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Monday, January 19, 2015

Snapshots From North London

If I could move anywhere right this moment, I'd probably move to London. I have been in love with this city ever since I first started obsessively reading some London-based blogs a couple of years ago and have spent a good chunk of time wanting to experience it myself. I wanted to check out the food scene and eat some great street food at Borough Market. I wanted to go shopping on Regent Street and stop by the V & A to admire cultural objects. And I wanted to wander through the streets in awe of the history of my surroundings.

I've been to London a couple of times over the last eighteen months now, but there's just so much to see and do that I feel like I have barely even scratched the surface. One of the areas that I would especially love to spend more time in on future visits is the north of London: My boyfriend was living in the south of the city and so making our way Camden, Primrose Hill or other areas in North London was always a pretty big trek. But the one time we did venture out on a walk there, we made sure to take in as much as possible and discover some hidden gems in London.

Regent's Park

Since the English are known as masters in garden design, seeing a park while you are in London is kind of mandatory. Regent's Park is one of the Royal Parks in London, but it is not quite as known as many of the others and consequently a whole lot quieter. Located just north of the infamous Madame Tussauds on Marylebone Road, it made the perfect starting point for our walk and because the grey clouds gracing the skies probably didn't exactly inspire most people to head out, we had the place almost to ourselves.

There are two factors that make it especially surprising that Regent's Park is not more popular with visitors: For one, Regent's Park is pretty huge. Not quite Hyde Park huge, but definitely big enough to make you feel like you're not in London any more. On the other hand, Regent's Park is also beautifully laid out: There are green spaces designed in the French style that line the paths, fountains that wouldn't look out of place in a palace and olive trees that convey a bit of a mediterranean vibe. It's different from other parks in London that follow the classic English landscape gardening style more, but that's all the more reason to check it out.

Primrose Hill

The main incentive for our walk was actually to visit Primrose Hill. The term Primrose Hill can basically refer to two things: The hill Primrose Hill and the neighborhood Primrose Hill. They're probably technically the same thing, but distinguishing between the two just makes my blogger job a little bit easier. The hill Primrose Hill is a small green space that almost seamlessly connects to Regent's Park and from which you have a pretty awesome (& different) view of London. There were locals walking their dogs, going for runs or pushing strollers through the crisp air and while some non-Londoners (like me) had come out to enjoy the view, the place was refreshingly tourist-free.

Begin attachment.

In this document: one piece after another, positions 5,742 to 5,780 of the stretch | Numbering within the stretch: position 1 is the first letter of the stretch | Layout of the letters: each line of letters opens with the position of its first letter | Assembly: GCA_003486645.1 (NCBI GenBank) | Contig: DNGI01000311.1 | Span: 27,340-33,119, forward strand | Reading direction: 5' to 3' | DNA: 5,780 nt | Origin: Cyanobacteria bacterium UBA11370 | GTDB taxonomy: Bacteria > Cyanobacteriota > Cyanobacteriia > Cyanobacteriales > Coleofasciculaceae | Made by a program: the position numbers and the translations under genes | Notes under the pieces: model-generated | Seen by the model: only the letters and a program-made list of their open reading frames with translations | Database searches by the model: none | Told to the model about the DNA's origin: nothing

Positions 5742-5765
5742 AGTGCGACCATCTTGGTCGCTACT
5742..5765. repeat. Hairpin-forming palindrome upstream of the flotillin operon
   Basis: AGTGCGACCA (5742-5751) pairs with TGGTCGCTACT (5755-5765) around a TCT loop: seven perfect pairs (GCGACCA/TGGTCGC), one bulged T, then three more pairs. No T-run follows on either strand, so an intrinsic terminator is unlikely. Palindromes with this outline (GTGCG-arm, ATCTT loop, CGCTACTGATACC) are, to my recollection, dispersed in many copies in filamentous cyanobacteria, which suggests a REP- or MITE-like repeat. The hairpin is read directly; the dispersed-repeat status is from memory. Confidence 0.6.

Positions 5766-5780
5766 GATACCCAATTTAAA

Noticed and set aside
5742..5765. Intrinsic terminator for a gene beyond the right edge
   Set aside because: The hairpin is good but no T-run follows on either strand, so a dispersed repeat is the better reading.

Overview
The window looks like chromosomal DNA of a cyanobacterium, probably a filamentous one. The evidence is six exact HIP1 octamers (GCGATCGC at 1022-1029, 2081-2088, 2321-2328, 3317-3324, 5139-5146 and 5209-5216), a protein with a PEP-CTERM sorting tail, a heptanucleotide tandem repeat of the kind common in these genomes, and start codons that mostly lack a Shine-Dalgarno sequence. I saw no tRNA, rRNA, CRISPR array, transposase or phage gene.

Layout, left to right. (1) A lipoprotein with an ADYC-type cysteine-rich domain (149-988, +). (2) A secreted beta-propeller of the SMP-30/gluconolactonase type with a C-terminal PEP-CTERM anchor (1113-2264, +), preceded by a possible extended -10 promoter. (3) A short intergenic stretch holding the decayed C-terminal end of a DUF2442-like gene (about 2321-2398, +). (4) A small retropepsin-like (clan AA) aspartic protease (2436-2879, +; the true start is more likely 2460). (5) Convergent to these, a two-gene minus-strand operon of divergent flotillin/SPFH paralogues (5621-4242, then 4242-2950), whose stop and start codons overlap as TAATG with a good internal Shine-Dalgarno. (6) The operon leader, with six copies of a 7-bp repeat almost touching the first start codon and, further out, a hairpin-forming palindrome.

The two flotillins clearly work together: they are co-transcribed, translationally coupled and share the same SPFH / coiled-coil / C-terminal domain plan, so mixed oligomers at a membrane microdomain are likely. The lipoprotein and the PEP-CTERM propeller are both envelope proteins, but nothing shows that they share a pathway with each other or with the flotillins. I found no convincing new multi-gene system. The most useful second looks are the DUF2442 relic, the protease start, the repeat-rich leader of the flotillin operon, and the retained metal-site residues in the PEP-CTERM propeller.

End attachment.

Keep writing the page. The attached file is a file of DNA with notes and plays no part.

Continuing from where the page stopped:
The neighborhood Primrose Hill which is right next-doors to the hill Primrose Hill is one of those hip neighborhoods which fancy Londoners call home. It's a little bit like the other hill across the city (aka Notting Hill) minus Portobello Road, but a whole lot quieter, even though its boasts a similar type of colorful townhouse architecture. A type of architecture, by the way, that immediately makes me want to live there - just look at the streets!

The Canals

I've got to be honest: For the longest time I didn't even really know there were canals in London. I had heard of the area Little Venice before - side note: When will people stop calling every place with canals Venice? - but it was never a place that was on the forefront of my mind. I guess I just didn't think it would be an interesting experience. Once I did stumble upon the canals, though, the little houseboats lining up on the water and the narrow paths with the occasional walker made for a truly unique scenery.


Camden is another hip London neighborhood, but where Primrose Hill seems proper and elegant, Camden feels gritty and edgy. Colorful street art and sculptures of ultralarge shoes adorn the walls, masses of people wander on the sidewalks and there is a constant sense of life and noise. Camden can be quiet overwhelming the first time you visit - I definitely didn't fall for it immediately - but once you have given yourself some time to get used to the chaos, it's one of the most fun places in London.

Hungry from our walk, we ended up at the street food section of Camden Lock Market for some Crepes and Falafel. London is just amazing for food: I mean, I can't really claim to know anything about the fine dining scene, but as far as street food and other more budget-friendly options are concerned, London really is hard to beat.

What's your favorite London neighborhood? 


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